Teddy Bears: A History and Collector's Guide by Lorraine Hitchings
Brimming over with myths and legends about his past, Teddy Bears it seems, have been a huge part of our lives almost forever. Many people believe they own a Teddy from Victorian times or even earlier but, the truth is, he only entered our lives in 1902 and even then, the first bears (because he was not known as 'Teddy' until later) looked nothing like the cuddly creatures we know and love today. It was all thanks to Germany and to a man named Richard Steiff who became known as the father to the Teddy Bear. His aim was to create a soft toy that children could cuddle, as during those times toys were made of hard stuff like wood and even metal. Even dolls of those times were made of very hard materials.
The first bears made by Steiff were rather harsh looking and also quite hard to the touch. The truth is, we needed to give him time to evolve.
Those rather magical two words that we know so well 'Teddy Bear' came just a little bit later and for this we have to thank America, or to be a little more accurate to both President Theodore (Teddy) Roosevelt and to a small shop keeper from Brooklyn, New York named Morris Michtom. Without these two people adding their mix to his evolution, who knows, we may not ever have heard of the Teddy Bear.
Very quickly the Teddy Bears name spread across both sides of the Atlantic and by 1906 many toy companies in the United States began to produce their very own versions of him. Companies like the Ideal Company, Bruin Manufacturing Company (BMC) and the Strauss Manufacturing Co. Inc starting up teddy production.
It was to be a while, however, before England started making Teddy Bears as many toy manufacturers believed him to be just a fad. However, by the start of the First World War, they were just beginning to realise his importance and English Teddies began to trickle through. The first makers being the London based firm of Farnell (famous for producing the world's Most Famous Bear – Winnie the Pooh). It was this company who, during the Great War, produced what we now call 'Sweetheart Bears' or 'Soldier Bears'. These were tiny teddies that were made especially as soldiers’ mascots and often given by their sweethearts, before leaving to fight abroad. Such was the popularity of these little bears that other companies began to create their own versions.
By the end of the First World War many companies, both in England and Europe, were producing Teddy Bears. What really pushed the manufacture in England was the fact that due to German products being banned from the country, we found ourselves somewhat teddy less.
Between the two world wars manufacturers, both in England and Germany, found it difficult to find materials to make their bears. Steiff looked at many different alternatives to mohair, including would you believe, nettles and wood, eventually coming up with their amazing 'Paper Plush' Teddy.
It was points like this in history along with the latest fashions that has changed the way the Teddy looks, from his whole body shape, to the colour of his fur coat. During the twenties, for example, ladies made the Teddy Bear a fashion item and because of the vibrant colours of that era, the teddy took on many new and bright colours. A German toy manufacturer named Schuco produced some adorable little teddies in many different colours and many of these bears carried a secret – when their heads were taken off they revealed a lipstick or even a compact. These bears were made so well that today many has survived to tell the tale and they are now extremely popular with collectors around the globe.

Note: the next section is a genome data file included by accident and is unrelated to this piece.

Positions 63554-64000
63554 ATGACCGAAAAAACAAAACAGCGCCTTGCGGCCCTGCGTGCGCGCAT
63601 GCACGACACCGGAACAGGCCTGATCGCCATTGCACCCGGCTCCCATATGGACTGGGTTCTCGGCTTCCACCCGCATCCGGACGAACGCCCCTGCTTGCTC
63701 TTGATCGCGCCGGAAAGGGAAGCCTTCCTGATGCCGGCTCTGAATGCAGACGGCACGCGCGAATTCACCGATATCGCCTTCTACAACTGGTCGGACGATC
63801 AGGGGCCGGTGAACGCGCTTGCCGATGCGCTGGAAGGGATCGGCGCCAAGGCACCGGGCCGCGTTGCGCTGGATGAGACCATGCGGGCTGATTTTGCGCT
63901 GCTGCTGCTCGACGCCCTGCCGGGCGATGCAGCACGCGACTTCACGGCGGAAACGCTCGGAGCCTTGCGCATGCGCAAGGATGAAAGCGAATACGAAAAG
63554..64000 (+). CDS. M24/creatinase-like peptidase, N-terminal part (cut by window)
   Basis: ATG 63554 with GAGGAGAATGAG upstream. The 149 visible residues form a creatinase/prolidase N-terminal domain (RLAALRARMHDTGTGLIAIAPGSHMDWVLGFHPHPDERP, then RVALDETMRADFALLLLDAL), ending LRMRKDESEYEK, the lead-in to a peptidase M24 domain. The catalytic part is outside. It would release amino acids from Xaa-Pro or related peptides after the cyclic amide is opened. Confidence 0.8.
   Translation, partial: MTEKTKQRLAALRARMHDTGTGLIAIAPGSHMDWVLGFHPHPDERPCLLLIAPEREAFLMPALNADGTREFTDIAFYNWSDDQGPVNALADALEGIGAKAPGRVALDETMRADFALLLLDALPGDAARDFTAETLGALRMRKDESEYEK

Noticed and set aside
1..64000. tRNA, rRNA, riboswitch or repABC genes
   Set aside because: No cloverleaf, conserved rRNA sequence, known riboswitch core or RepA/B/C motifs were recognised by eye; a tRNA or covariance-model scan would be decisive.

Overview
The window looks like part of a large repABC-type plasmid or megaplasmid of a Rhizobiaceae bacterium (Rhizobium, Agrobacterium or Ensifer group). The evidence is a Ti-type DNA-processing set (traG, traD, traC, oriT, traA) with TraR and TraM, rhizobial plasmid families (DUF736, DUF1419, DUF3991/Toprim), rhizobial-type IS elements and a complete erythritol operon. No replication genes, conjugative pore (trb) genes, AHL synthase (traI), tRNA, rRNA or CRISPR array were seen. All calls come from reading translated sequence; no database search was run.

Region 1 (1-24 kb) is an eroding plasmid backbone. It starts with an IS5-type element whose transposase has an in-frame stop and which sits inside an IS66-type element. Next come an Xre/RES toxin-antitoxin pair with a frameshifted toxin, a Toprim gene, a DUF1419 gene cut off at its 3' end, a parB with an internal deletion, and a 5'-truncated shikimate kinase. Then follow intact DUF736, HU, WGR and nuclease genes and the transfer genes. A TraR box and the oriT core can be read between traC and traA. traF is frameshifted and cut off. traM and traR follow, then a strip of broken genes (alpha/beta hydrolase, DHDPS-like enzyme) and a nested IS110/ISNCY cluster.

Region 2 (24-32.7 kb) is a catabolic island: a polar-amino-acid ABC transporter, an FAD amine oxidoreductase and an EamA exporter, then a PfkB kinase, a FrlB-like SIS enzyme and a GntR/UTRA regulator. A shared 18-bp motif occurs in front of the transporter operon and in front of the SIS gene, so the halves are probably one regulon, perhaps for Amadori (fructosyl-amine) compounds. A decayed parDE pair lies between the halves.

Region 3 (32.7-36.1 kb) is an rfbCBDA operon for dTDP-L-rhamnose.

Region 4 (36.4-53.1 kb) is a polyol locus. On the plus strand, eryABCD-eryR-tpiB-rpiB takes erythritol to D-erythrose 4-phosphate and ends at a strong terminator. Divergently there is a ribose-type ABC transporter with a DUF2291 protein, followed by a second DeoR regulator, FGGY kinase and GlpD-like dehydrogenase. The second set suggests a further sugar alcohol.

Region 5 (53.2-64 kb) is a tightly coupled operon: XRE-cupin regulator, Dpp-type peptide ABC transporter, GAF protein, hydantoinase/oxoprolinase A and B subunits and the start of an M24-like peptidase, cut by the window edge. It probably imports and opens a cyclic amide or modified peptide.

One of the biggest changes in the Teddy Bears lifetime was during the 1950's and 1960's when Health & Safety issues arose. For the first time in his life he was called dirty and unhygienic.
A new Teddy Bear design had to be found and for this part of his evolution, we have to travel to a small town in Wales called Crickhowell. The lady we have to thank is Wendy Boston. Along with her husband Ken, they produced some of the most iconic (and in my opinion beautiful) teddies of that era.
Wendy Boston Bears looked very different from any other teddy ever made that is for sure. This was because they were fashioned from completely washable nylon fabric and even the stuffing was fully washable. These bears became famous, not because of their looks but because they could be washed frequently in a washing machine and not only that, but they could be put through a mangle. As well as being fully washable and so termed hygienic, they were also fitted with modern 'safety eyes' whereas older bears had glass eyes fitted on a metal shank which could easily be pulled out of the bears head.
Wendy Boston Bears sold in their thousands all around the world and many bears have survived to this day and once again sought after by collectors and I would note that, at the moment they come at a very affordable price.
The Teddy Bear continued his journey, every decade showing up yet another problem for him, but still he carried on. When the Eighties came, of course, his personality shone, when a new age of Teddy Bears hit the scene. Firstly, manufacturers jumped on the collecting band wagon, making Limited Edition Bears. Often these bears were sold out before they even hit the shops. Artist Teddy Bears also hit the market and these bears, took the market by storm.
No matter how much the Teddy Bear has evolved because in our hearts he is still 'Teddy' our best friend, lifetime companion and keeper of secrets and for me that is all that really matters, but I have to admit, his history is just incredible.
Lorraine Hitchings' new book Teddy Bears: A History and Collector's Guide is available for purchase now.